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Sally Clark
Binh Danh
Ian Everard
James Fee
Shelby Graham
Hanna Hannah
Robin Kandel
Aaron Kerner
Elyse Koren-Camarra
Keith Muscutt
Katsushige Nakahashi
Rebecca Ramos
Hideki Shiozawa
Robynn Smith
Kenji Yanobe
Robynn Smith

In earlier exhibitions of Collapsing Histories, Robynn Smith exhibited work like Prague Winter. Through seemingly incongruous juxtapositions Smith mobilizes an interior dialogue. She brings together mundane scenes, unmarked by time, universal silhouettes of human forms caring for horses, just enjoying a walk, a dog, and these are adjoined with sites of catastrophic violence. Without compromising the independence of each individual cell the composition of the frames allow for colors and lines to intermingle. This is especially true of the colors Smith uses. They bleed, they infect, each cell leaves detectable traces of the other, these residual traces might well serve an aesthetic purpose first, but they also function as a displacement of our waning memory. The yellows that give way to shades of blue, or the ocher that vanishes into the abyss of black, create a network of missing memory, partial memory, memory eroded my time.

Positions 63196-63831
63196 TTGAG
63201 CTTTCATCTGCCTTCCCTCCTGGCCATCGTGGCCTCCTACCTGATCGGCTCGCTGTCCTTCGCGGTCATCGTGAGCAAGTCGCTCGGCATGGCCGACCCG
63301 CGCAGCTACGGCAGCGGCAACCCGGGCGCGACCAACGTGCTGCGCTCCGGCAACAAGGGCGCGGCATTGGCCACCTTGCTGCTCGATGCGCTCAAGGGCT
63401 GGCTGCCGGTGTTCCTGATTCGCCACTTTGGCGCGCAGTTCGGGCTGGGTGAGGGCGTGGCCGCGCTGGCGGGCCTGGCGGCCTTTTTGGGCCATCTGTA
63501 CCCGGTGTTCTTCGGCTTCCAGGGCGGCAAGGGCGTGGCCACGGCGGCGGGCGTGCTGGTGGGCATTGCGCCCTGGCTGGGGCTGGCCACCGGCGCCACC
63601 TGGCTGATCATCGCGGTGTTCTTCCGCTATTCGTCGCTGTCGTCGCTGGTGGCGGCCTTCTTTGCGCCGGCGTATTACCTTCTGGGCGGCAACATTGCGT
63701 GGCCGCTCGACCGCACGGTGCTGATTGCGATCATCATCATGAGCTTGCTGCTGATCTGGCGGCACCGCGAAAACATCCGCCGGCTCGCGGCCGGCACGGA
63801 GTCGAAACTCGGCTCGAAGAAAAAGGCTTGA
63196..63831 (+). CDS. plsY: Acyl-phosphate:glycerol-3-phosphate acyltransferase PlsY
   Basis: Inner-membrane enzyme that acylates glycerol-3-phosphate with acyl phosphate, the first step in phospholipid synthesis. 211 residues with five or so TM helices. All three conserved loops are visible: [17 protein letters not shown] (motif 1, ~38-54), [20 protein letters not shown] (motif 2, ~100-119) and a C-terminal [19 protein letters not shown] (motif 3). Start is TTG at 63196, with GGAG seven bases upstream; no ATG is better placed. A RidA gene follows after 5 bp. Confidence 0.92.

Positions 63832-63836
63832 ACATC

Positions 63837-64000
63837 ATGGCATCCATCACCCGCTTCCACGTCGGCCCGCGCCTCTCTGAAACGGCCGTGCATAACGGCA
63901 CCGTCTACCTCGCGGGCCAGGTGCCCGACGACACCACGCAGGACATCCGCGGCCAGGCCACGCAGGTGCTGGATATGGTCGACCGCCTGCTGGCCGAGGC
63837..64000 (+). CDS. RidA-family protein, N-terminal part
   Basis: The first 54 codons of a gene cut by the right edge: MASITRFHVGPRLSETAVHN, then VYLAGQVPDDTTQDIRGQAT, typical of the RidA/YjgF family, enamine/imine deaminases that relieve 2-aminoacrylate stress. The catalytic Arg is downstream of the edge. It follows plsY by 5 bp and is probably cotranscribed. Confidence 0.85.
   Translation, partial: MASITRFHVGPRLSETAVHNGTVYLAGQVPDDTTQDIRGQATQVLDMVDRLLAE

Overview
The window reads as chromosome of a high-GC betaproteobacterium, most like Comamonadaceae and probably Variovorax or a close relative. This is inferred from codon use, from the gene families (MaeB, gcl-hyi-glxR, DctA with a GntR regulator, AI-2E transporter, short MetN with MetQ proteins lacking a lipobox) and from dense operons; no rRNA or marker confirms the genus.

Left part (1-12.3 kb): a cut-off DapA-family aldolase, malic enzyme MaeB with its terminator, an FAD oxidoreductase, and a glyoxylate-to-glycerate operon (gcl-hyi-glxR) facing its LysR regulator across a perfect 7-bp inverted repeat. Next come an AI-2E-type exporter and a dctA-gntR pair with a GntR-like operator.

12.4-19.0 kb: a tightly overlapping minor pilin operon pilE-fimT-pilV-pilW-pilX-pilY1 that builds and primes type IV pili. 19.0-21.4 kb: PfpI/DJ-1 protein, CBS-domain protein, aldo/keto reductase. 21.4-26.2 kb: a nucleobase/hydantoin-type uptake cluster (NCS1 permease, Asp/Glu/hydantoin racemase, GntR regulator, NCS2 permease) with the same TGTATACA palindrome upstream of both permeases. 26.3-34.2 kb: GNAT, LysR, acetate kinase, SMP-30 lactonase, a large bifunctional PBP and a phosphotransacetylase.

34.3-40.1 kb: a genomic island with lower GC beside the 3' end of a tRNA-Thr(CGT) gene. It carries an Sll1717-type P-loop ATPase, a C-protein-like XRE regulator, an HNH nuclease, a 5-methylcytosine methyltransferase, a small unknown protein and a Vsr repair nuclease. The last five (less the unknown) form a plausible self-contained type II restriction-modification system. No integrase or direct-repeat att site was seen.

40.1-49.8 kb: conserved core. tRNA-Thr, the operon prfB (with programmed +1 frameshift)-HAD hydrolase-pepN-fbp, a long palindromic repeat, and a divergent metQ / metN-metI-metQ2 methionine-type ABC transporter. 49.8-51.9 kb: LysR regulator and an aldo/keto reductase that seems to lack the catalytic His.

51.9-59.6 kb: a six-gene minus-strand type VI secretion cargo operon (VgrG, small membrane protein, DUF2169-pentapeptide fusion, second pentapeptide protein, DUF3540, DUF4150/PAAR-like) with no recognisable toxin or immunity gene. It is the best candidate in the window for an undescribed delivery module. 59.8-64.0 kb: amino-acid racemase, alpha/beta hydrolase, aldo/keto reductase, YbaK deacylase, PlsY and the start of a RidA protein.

After allowing for some time to pass, Smith’s Shudder Series (which is seen to the right) includes imagery from the ruins of the World Trade Center in the wake of September 11, 2001. In many respects Smith’s work operates analogously to her earlier work; her work still focuses on a geographic area that is charged with catastrophic history. Moreover, and despite our repeated utterances of, “never again,” despite the temporal distance, or the rows of trees that now cover some of the catastrophic sites, or plans to re-build, there lurks in humanity the possibility that these events could, and are, happening again: Rwanda, Kosovo, Iraq. She ‘brings this stuff home,’ she brings the catastrophic not from some exotic distant location, but right to our doorstep. In the Shudder Series for example, the graphic image is created by the superimposition of media images. The first is the obvious, and still haunting, skeletal structure of the World Trade Center, and the other is an Associated Press photograph of Grozny after being bombarded by the Soviets. The superimposition, indeed, brings it home.

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